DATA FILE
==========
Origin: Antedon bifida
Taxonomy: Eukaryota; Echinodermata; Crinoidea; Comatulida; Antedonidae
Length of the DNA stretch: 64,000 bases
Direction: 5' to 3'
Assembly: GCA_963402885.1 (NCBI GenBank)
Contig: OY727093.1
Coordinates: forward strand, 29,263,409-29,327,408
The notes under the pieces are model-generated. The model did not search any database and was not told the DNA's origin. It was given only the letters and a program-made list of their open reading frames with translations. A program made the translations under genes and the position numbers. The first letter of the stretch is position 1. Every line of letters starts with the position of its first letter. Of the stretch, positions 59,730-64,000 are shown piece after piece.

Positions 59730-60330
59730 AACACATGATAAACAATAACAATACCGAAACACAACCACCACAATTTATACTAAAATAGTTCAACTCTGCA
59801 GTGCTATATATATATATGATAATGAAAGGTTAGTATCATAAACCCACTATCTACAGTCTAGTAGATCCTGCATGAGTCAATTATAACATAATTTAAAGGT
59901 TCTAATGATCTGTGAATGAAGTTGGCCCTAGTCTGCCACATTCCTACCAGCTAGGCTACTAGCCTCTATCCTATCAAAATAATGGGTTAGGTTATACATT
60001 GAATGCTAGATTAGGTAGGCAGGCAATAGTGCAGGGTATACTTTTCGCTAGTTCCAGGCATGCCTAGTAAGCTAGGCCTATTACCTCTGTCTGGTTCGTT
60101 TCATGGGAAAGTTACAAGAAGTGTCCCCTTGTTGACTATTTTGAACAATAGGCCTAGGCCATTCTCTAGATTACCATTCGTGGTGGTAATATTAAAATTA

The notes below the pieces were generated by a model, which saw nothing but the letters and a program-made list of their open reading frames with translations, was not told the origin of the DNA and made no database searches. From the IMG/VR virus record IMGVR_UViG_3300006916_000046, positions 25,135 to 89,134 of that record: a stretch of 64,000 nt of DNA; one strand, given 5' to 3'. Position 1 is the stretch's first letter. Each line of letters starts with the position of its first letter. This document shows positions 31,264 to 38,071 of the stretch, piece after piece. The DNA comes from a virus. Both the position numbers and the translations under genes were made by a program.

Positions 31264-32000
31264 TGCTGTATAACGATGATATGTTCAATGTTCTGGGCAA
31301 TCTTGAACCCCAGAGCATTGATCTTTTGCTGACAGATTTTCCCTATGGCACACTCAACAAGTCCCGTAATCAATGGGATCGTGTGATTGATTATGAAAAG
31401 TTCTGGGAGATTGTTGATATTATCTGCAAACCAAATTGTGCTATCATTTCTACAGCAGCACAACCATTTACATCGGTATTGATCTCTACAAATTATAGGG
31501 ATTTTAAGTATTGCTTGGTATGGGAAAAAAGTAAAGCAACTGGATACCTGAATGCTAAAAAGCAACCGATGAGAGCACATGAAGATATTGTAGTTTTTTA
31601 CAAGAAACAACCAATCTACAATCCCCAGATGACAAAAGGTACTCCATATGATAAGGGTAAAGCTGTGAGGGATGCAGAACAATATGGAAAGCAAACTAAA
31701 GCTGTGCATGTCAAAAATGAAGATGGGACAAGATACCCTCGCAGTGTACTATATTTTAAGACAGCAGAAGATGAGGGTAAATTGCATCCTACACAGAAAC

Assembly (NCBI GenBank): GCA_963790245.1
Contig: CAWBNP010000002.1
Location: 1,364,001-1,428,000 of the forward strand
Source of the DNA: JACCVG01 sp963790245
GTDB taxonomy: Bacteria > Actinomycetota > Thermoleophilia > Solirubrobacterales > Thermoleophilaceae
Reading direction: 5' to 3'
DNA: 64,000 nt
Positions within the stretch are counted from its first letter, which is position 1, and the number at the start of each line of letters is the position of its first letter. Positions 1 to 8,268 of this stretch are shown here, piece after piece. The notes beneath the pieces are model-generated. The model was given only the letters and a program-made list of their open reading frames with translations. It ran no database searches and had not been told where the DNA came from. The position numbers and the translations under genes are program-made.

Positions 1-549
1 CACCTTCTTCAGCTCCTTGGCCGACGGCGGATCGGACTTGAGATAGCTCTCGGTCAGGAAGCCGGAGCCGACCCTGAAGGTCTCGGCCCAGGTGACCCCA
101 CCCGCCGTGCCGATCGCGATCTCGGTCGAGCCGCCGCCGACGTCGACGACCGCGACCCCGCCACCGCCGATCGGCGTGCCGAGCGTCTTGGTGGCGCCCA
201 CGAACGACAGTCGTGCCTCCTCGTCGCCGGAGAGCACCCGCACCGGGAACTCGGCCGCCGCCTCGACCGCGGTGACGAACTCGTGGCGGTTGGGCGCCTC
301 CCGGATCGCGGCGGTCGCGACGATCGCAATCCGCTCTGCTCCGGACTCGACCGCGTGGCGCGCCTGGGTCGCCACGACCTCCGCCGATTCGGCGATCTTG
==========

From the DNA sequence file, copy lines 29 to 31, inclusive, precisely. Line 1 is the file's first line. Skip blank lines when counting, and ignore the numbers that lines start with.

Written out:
DNA: 64,000 nt
Positions within the stretch are counted from its first letter, which is position 1, and the number at the start of each line of letters is the position of its first letter. Positions 1 to 8,268 of this stretch are shown here, piece after piece. The notes beneath the pieces are model-generated. The model was given only the letters and a program-made list of their open reading frames with translations. It ran no database searches and had not been told where the DNA came from. The position numbers and the translations under genes are program-made.

Positions 1-549